SMr Road Trip Mississippi to Nicaragua
Day 10 - October 12th - San Juan del Río, Mexico to Puebla, Mexico
We awoke early looking out our window at a gorgeous view of the courtyard. Two peacocks stretched their feathers and I tried calling to them, but I sounded more like a screeching turkey and the peacocks retreated behind the shrubbery. In the lobby of Misión San Gil, cafe de ollo (boiling coffee), was being served from a simmering ceramic pot and ladled into ancient looking ceramic cups. We wasted no time getting back onto the road and stopped in downtown San Juan del Río to see a little of it before leaving town. We wandered into an old abandoned building in San Juan del Río just before heading out.
Eli assured us that Shakira was just fine to hit the road today ... 30 miles later the engine died again on highway 57 to Mexico City! We couldn't help but laugh as we cursed Shakira's name. But again luck was on our side as we rolled into a small town that must have been the mecánico capital of the world. The streets were literally lined with tire shops, radiator shops, and specialty shops for every part of the car. Amanda left Eli and I at the car as we flipped through the tech manual and tried each fuse from a newly purchased bag of them that we had picked up after discovering that we had blown a fuse.
Amanda headed just down the street and located an electrical shop whose owner introduced her to a very trustworthy electrician. He soon pulled up in a rusty old Datsun with his 12 year old son riding shotgun. We took Manuel, the electrician, and his son to where Shakira lay resting. Eli stayed behind to assist with the electrician and Amanda and I left to get some breakfast.
A little while after we arrived at the restaurant, Eli rolled up in Shakira. She was sporting a brand new "hot-wired" system connecting the battery to the fuel pump solenoid. We all ordered huevos rancheros for 30 pesos each, less than 3 dollars. I left a big tip for our lovely waitress and her family. We walked out of the restaurant with smiles and well wishes after having had great food and spectacular service.
Our original goal was to make it to Oaxaca City, and our route led us straight through Mexico City. The traffic in Mexico City was oppressive, the air pollution rivaling that of Monterrey. We passed by a huge music festival that was clogging the roads with excited young festival goers. While stuck in the traffic, a stressed driver in a black Escalade pulled up next to us, the tinted back windows rolled down, and we were accosted by several pretty Latinas.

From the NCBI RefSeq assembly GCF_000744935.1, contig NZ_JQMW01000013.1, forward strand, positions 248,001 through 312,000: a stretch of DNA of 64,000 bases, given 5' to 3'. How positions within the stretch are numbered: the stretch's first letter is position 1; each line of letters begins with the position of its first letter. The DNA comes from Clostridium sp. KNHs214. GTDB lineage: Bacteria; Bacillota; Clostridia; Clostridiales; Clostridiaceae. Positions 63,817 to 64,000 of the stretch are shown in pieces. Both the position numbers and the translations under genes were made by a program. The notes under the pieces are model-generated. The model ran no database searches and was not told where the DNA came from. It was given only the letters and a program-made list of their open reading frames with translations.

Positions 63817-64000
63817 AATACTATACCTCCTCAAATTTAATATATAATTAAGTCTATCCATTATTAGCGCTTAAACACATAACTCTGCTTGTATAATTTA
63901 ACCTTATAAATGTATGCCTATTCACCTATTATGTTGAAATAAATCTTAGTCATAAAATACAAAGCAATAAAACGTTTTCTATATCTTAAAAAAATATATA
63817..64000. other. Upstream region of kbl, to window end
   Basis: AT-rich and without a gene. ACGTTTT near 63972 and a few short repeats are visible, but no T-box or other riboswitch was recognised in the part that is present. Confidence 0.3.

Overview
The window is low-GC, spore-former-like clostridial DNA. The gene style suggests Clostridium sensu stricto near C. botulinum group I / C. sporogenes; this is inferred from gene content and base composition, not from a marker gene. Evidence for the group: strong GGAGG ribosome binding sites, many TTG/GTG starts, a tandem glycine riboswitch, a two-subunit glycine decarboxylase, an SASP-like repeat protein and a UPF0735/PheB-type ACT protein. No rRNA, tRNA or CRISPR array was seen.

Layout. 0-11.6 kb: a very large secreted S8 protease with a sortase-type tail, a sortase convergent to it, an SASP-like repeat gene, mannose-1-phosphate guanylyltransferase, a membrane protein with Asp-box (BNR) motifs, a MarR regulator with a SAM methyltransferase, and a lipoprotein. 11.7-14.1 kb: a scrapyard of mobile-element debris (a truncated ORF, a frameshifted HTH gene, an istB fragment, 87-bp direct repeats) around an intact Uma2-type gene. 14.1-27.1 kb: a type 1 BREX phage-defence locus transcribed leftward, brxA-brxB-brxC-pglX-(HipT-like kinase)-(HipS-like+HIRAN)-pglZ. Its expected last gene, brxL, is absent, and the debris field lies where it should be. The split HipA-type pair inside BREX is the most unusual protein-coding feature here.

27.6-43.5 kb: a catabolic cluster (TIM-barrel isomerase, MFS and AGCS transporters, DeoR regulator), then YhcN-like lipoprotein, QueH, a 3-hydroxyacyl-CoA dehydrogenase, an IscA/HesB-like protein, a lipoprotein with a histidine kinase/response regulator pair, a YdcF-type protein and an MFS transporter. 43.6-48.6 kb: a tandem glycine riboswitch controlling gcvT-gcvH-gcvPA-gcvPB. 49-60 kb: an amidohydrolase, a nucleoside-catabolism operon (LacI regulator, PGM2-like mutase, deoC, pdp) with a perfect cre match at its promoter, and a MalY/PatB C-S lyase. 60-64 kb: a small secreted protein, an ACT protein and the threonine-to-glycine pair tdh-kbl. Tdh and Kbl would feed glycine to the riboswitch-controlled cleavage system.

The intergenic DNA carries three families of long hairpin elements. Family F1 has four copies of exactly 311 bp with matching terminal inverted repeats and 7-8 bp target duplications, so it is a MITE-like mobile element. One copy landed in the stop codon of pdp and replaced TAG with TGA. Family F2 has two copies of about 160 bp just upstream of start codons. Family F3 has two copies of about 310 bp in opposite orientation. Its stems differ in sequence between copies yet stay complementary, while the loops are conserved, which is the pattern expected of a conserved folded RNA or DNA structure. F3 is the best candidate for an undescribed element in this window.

"Are you going to Corona Capital?"
they asked, which was apparently the name of the music festival. Attempting to answer
and instead explain what exactly we were doing, they interrupted blowing kisses my way and repeating,
to me, which gave us all a good laugh. They kept forcing their wild-eyed driver to try and maneuver the Escalade up beside us, giggling and flirting in the stop and go traffic. Eli was loving every second and was very tempted to stop the car and buy tickets to "Corona Capital."
I will say, the drive in and through Mexico City was a struggle for all of us, but the drive out of the city about wiped it from our memory. As the roads started becoming a bit more steep and the sun began to set, we pulled over and had a moment of silence for the beauty that was suddenly all around us. (Oh...and also because Shakira's old hips weren't taking the inclines well.)
The decision to bear straight through the center of Mexico City turned what should have been a 2 hour and 45 minute trip into an eight hour day. Five hours of which we spent sitting in traffic being visually undressed by Latina lovas in black Escalades. Puebla is a far cry from our goal of Oaxaca City, but it's where we ended up. We pulled into a Marriott. The bellman's teeth shook from the sound of Shakira's engine, as we parked behind a shiny BMW. We slumped into our room, dirty and ragged after a stress filled, wild ride through one of the biggest cities in the world.